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St. Therese of Lisieux, was born in Alencon, France in 1873. She was the youngest child of Louis and Zelie Martin, who were themselves declared "Venerable" by Pope John Paul II in 1994. All five of the Martin children who reached adulthood became nuns, four of them became Carmelites.
Therese was drawn to God from a very young age. At the age of 15, she received special permission to enter the Carmelite Convent at Lisieux. There, Therese lived a life of humility, simplicity, and childlike trust in God. By word and example she shared this "little way of spiritual childhood" with the novices in her community.
On the night between Holy Thursday and Good Friday in 1896, Therese coughed up blood. Over the next 18 months, her condition steadily deteriorated. Her one dream was the work she would do after her death, helping those on earth. "I will return," she said. "My heaven will be spent on earth." Offering her sufferings for the salvation of souls, Therese died of tuberculosis on September 30, 1897, at the age of 24.
Upon her death, the nuns received permission to distribute Therese's journal. Published on the first anniversary of her death as "The Story of a Soul," the initial printing of 2,000 copies quickly sold out. In the following years, hundreds of thousands of copies of her journal were printed, and it was translated into many languages.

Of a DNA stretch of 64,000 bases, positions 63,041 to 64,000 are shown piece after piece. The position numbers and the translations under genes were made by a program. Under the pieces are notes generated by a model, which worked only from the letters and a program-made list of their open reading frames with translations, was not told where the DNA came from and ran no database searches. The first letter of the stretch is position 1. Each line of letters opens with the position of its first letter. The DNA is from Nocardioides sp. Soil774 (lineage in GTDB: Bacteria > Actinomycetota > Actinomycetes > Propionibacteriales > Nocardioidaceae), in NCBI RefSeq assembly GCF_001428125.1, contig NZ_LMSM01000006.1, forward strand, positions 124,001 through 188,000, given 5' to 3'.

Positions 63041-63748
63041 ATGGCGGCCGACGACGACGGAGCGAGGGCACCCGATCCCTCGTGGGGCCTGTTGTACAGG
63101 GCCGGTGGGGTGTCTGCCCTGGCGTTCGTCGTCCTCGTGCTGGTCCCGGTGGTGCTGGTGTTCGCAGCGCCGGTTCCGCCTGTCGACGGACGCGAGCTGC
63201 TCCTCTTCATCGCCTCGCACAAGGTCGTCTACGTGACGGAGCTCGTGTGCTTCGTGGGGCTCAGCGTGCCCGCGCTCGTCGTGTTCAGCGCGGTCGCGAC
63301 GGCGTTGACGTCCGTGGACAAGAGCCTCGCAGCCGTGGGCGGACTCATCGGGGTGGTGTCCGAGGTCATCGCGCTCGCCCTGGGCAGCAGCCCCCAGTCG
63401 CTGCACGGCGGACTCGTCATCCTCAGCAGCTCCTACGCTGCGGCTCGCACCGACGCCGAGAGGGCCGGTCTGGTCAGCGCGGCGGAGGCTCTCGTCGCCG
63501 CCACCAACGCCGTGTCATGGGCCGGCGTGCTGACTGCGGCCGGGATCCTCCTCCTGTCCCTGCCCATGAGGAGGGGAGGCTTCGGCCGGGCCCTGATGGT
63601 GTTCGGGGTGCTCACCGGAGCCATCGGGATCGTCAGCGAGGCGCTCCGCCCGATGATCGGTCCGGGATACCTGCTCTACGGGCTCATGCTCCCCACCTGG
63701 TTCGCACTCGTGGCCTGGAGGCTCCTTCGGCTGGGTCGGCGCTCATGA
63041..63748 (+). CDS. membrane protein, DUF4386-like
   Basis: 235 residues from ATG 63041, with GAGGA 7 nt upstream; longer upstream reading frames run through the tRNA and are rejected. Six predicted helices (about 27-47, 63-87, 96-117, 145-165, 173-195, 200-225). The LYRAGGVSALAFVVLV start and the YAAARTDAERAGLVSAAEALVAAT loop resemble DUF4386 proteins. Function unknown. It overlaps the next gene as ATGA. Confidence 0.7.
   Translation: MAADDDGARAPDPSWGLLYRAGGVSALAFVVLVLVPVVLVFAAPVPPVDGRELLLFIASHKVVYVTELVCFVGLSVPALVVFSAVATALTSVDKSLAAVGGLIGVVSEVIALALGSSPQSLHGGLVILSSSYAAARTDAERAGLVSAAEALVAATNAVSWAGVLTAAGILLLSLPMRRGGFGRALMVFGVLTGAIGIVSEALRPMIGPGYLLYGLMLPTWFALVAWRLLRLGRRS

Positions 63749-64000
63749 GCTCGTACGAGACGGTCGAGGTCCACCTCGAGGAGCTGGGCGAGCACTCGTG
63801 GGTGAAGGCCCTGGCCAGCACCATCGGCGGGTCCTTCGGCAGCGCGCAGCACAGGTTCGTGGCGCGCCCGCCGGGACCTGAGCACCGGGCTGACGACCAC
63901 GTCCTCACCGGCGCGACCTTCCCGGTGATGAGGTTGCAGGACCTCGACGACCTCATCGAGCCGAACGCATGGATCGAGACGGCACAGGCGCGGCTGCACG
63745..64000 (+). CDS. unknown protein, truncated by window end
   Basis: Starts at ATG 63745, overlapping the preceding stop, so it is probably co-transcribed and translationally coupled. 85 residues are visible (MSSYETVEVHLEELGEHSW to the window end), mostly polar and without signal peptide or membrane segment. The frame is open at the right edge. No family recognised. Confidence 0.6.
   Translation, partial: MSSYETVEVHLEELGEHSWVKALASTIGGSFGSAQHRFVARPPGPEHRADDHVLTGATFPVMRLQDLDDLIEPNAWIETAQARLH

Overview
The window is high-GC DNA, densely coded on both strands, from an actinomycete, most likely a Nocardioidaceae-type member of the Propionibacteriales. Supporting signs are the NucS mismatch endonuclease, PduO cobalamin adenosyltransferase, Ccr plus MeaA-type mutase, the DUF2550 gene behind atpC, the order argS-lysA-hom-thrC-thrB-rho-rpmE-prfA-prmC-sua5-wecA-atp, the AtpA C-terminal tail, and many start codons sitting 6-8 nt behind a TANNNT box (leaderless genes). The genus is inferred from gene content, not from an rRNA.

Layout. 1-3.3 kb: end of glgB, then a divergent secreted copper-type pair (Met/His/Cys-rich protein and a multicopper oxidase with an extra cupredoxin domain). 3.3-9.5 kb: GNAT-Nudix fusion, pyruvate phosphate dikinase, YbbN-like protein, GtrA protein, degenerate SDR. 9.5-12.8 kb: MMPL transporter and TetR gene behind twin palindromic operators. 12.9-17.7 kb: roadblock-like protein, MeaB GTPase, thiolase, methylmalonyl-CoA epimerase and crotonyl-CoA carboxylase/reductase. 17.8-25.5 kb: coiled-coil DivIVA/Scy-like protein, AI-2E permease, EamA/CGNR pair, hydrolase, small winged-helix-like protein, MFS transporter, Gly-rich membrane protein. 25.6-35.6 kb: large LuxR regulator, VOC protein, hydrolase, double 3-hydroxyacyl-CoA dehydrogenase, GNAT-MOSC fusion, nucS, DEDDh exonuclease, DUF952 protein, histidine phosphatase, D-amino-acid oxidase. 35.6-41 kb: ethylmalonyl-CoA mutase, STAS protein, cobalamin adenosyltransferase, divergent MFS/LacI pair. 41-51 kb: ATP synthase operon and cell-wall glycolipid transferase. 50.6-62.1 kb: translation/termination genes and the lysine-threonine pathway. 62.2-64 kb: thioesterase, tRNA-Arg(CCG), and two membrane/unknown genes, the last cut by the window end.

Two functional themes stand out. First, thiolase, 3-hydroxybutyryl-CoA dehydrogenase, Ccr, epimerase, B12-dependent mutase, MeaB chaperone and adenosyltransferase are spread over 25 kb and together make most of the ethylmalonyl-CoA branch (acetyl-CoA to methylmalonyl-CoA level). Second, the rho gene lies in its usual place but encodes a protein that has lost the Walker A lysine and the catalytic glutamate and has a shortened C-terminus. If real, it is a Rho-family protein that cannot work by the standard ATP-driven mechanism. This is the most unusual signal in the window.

As people read about this unknown nun and sought her intercession, letters started pouring into the Carmelite Convent reporting favors received through her prayers. By the time she was beatified on April 29, 1923, the convent was receiving 800 to 1,000 letters each day.
Pope Pius XI solemnly canonized St. Therese on May 17, 1925. On December 14, 1927, Pope Pius XI proclaimed St. Therese Principal Patroness, equal to St. Francis Xavier, of all missionaries, men and women, and of the missions in the whole world. On May 3, 1944, Pope Pius XII named St. Therese Secondary Patroness of France, equal to St. Joan of Arc.
Most recently, Pope John Paul II named St. Therese a Doctor of the Church on October 19, 1997, World Mission Sunday. "Doctor of the Church" is a title given to a select few saints "on account of the great advantage the whole Church has derived from their doctrine." She became only the third woman in the Church to be so honored, joining St. Catherine of Siena and St. Teresa of Jesus, foundress of the Carmelites.
She never founded a religious order, never performed great works and never went on missions, but she understood that what matters in the Christian life is not great deeds, but great love, and that anyone can achieve the heights of holiness by doing even the smallest things well for love of God. "All is well," she wrote, "when one seeks only the will of Jesus." St. Therese is a reminder to all of us who feel we can do nothing, that it is the little things that keep God's kingdom growing.